The economics of lucerne as an option for dryland salinity control in low rainfall environments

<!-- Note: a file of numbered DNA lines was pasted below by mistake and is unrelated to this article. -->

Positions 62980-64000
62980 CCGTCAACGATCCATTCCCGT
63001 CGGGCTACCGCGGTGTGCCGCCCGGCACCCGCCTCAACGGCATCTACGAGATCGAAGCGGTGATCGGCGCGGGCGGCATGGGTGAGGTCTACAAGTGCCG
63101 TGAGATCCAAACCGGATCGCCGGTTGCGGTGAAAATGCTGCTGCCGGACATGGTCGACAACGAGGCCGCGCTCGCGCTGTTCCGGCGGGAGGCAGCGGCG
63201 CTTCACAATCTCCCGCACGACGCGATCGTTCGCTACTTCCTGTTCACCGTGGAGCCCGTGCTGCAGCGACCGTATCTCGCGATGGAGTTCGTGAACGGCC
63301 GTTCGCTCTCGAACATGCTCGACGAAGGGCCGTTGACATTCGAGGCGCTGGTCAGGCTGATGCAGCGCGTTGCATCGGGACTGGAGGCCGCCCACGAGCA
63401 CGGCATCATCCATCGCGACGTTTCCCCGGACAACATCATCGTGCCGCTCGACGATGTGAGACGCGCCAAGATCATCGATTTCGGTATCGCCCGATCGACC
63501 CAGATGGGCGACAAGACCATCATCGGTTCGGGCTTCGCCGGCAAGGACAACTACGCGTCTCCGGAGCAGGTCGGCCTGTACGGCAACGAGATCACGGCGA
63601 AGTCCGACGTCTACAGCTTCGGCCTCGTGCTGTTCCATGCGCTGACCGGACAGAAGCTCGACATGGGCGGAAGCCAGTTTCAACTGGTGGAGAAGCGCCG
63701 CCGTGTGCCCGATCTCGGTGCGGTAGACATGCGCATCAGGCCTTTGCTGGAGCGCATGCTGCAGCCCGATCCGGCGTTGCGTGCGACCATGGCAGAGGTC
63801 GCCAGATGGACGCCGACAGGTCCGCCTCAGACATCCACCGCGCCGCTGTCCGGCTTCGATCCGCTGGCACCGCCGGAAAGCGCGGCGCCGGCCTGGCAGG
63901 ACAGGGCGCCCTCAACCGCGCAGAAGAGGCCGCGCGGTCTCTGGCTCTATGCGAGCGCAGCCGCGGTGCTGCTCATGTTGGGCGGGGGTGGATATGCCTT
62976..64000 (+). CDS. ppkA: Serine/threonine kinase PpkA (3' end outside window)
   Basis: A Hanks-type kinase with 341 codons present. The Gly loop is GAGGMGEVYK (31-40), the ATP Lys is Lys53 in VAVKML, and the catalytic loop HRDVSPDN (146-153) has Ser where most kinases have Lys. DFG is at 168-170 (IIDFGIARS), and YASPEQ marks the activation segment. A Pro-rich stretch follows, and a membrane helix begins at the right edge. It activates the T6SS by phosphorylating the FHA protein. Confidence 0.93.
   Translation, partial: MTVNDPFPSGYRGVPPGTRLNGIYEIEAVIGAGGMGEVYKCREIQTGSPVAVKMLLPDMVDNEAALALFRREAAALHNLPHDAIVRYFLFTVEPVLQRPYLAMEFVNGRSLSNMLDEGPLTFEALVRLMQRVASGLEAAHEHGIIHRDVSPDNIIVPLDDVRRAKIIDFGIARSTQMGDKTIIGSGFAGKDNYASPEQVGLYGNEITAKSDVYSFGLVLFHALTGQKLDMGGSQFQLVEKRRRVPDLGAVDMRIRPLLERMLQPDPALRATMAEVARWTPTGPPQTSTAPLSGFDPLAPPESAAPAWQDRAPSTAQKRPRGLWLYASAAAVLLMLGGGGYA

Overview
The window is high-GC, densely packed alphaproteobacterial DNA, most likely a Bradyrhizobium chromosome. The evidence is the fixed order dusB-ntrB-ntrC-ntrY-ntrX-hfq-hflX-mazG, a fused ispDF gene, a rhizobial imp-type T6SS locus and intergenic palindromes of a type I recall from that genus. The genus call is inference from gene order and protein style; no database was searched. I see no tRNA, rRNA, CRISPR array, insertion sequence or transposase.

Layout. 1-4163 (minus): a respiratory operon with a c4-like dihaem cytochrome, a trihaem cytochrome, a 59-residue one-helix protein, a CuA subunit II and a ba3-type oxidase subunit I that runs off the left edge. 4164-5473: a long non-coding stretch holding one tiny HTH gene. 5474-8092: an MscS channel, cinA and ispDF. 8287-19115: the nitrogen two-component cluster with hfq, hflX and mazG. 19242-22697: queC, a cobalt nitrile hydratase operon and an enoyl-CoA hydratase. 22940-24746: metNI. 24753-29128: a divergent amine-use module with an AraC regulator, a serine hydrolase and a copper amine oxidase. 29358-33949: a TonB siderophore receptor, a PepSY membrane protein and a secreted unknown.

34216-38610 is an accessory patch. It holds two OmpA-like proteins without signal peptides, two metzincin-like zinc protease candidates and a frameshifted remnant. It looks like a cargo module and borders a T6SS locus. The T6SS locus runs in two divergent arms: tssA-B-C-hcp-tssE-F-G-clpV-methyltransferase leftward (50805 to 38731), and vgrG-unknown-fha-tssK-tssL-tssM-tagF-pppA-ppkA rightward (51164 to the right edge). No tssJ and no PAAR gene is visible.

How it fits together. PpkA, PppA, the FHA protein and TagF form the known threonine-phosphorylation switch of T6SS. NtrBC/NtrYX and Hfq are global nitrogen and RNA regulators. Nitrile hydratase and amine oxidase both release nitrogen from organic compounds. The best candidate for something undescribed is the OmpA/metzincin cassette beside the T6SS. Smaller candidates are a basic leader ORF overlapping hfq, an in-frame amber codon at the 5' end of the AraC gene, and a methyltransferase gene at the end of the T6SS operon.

The replanting of trees and other high water use perennial plant options has been the major focus of dryland salinity management in recent times. Hydrologists have indicated that unless these options are taken up on a very large scale, little can be done to control ongoing land salinisation in southern Australia. The scale of the problem is further exacerbated with very few economic options for salinity management in low rainfall agricultural environments (< 350mm/year) which in Western Australia includes 40-50% of our agricultural areas. Phase farming with lucerne (Medicago sativa L.) is an increasingly noted option for dryland salinity management in Australia. The benefits of phase farming systems with lucerne is currently considered to offer both hydrologic and economic benefits for sustainable farming systems. In many areas it may be profitable to change farming systems in order to achieve recharge reductions and therefore manage salinity at a local scale- suggested to be possible in up to 30% of the agricultural landscape in Western Australia (Pannell et al., 2001). Our aims in this paper are (a) to review the advantages and disadvantages of lucerne management, (b) to present results from a case study of lucerne in south-west Western Australia by Bathgate and Pannell (2001) and (c) to assess the relevance of the case study findings for environments with lower annual rainfall.
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